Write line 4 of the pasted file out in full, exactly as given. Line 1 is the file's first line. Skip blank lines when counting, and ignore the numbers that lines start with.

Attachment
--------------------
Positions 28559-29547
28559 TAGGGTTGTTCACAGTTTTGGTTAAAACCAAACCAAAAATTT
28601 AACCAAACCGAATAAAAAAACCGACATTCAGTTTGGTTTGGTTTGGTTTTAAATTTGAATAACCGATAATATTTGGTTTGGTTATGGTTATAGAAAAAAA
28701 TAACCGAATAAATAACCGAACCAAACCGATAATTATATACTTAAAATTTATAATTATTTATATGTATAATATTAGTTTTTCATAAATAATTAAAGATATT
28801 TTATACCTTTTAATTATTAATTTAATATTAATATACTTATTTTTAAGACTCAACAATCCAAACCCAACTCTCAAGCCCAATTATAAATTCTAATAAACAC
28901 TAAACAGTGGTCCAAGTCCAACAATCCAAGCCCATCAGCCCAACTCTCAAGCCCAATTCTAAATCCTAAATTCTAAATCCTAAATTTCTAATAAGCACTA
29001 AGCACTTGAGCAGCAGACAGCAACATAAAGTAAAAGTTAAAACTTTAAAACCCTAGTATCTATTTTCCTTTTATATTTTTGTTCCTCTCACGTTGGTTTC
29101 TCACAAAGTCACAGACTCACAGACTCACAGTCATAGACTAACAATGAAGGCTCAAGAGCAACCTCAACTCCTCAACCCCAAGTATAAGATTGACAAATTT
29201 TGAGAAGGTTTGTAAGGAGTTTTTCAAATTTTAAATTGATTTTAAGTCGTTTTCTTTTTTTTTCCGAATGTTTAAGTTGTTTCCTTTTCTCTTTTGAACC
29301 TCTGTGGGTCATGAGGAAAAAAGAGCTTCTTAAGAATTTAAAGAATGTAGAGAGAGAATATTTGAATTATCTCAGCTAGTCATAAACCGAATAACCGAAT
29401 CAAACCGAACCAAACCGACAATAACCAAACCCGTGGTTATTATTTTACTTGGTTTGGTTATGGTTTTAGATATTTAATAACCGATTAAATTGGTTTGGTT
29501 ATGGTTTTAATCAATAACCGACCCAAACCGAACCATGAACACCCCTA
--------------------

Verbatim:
28701 TAACCGAATAAATAACCGAACCAAACCGATAATTATATACTTAAAATTTATAATTATTTATATGTATAATATTAGTTTTTCATAAATAATTAAAGATATT